Featured Linguist!

Jost Gippert: Our Featured Linguist!

"Buenos dias", "buenas noches" -- this was the first words in a foreign language I heard in my life, as a three-year old boy growing up in developing post-war Western Germany, where the first gastarbeiters had arrived from Spain. Fascinated by the strange sounds, I tried to get to know some more languages, the only opportunity being TV courses of English and French -- there was no foreign language education for pre-teen school children in Germany yet in those days. Read more

Donate Now | Visit the Fund Drive Homepage

Amount Raised:


Still Needed:


Can anyone overtake Syntax in the Subfield Challenge ?

Grad School Challenge Leader: University of Washington

Publishing Partner: Cambridge University Press CUP Extra Publisher Login
amazon logo
More Info

Ask-A-Linguist Message Details

Subject: Speaking rates
Question: Is it possible to compare the speed at which different languages are
normally spoken? If so, which languages are relatively fast and which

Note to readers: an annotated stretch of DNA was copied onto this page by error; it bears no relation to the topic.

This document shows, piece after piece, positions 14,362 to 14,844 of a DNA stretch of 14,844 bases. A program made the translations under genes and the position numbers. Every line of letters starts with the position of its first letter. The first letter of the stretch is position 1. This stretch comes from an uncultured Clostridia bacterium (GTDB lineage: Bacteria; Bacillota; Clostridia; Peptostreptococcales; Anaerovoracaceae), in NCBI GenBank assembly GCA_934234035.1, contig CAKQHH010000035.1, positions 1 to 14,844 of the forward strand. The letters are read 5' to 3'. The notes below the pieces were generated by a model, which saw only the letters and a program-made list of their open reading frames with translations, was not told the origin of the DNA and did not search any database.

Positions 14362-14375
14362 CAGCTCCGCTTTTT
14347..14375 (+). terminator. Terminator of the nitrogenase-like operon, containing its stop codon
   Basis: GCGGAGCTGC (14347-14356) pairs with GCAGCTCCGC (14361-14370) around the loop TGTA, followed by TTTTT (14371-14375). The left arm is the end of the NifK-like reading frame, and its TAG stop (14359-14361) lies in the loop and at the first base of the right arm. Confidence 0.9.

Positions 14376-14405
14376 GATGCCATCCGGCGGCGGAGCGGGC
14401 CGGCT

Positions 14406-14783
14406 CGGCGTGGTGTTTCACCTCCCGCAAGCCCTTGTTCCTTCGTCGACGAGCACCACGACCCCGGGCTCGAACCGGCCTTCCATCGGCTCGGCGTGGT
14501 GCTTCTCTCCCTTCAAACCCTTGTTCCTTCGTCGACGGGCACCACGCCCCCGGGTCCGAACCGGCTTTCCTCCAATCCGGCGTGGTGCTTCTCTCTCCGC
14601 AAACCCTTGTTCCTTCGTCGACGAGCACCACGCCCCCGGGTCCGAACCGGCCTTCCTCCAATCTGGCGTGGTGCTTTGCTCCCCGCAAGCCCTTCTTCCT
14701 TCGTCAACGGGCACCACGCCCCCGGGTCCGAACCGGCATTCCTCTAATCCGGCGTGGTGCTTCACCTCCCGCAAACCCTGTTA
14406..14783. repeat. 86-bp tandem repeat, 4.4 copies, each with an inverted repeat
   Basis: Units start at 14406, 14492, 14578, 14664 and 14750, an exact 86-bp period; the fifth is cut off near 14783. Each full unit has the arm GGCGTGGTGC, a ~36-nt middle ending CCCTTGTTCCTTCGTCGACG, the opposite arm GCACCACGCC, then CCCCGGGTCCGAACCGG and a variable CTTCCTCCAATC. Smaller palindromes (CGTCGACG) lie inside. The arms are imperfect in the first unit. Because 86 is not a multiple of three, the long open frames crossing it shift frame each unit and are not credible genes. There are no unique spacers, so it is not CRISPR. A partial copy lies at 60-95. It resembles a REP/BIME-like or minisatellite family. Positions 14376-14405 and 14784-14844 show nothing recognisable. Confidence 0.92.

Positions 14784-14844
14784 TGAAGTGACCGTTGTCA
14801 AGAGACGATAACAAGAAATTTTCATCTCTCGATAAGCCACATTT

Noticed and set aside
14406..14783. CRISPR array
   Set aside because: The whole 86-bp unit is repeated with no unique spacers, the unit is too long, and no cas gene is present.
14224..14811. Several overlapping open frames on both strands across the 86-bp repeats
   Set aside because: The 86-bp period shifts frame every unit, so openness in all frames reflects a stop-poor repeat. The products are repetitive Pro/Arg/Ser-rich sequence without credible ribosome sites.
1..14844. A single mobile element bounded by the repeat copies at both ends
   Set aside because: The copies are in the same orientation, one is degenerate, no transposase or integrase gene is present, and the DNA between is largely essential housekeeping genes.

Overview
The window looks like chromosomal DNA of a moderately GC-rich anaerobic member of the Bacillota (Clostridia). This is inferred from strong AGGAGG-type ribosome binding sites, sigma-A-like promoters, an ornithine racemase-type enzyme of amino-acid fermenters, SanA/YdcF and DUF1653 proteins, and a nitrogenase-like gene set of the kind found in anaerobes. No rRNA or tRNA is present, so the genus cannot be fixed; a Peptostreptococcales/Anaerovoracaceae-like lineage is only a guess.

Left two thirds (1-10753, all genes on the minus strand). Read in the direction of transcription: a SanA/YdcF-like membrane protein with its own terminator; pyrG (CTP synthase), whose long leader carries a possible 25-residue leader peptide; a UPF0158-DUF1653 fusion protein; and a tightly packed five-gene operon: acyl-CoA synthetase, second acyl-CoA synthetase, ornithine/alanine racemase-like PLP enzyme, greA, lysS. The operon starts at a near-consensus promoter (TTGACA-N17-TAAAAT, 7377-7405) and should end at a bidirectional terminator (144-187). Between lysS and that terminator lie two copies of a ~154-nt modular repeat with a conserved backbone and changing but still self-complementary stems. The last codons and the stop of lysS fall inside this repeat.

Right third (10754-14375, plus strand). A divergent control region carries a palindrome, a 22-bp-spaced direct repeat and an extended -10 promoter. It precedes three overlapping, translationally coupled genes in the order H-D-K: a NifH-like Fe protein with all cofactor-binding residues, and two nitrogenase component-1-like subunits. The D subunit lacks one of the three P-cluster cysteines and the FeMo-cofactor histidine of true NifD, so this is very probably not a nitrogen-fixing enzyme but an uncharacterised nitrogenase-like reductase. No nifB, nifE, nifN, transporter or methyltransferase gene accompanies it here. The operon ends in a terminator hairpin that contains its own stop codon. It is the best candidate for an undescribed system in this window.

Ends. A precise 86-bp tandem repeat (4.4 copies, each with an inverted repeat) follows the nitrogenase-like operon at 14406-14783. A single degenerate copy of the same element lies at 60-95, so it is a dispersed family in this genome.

are slow?

Reply: In addition to all the above, 'syllables' do not necessarily do the same amount of semantic work (on average) in different languages. For example, in Chinese (nearly always) each syllable is a morpheme, whereas in English there are many morphemes of more than one syllable. This means that (for this and other reasons) the average number of syllables taken to say the 'same' thing will be higher in English than in Chinese. The way languages organise their grammar affects the number of syllables in a proposition.

In addition, there are large individual differences between speakers of the same language (even of the same dialect).

It has also been suggested that, within the same language, on average, rural speakers speak slower than urban ones. What if one language was used predominantly by rural communities and another by urban ones? Is that to do with the language or to do with the rural/urban divide.

Formal delivery may be slower than informal too. Recitation styles may be exceptionally slow or exceptionally fast.

In other words -- it's an interesting question that raises many methodological questions and is linked to all sorts of cultural stuff.


Reply From: Anthea Fraser Gupta      click here to access email
Date: 14-Nov-2012
Other Replies:
  1. Re: Speaking rates    Madalena Cruz-Ferreira     (12-Nov-2012)
  2. Re: Speaking rates    Susan D Fischer     (13-Nov-2012)

Back to Most Recent Questions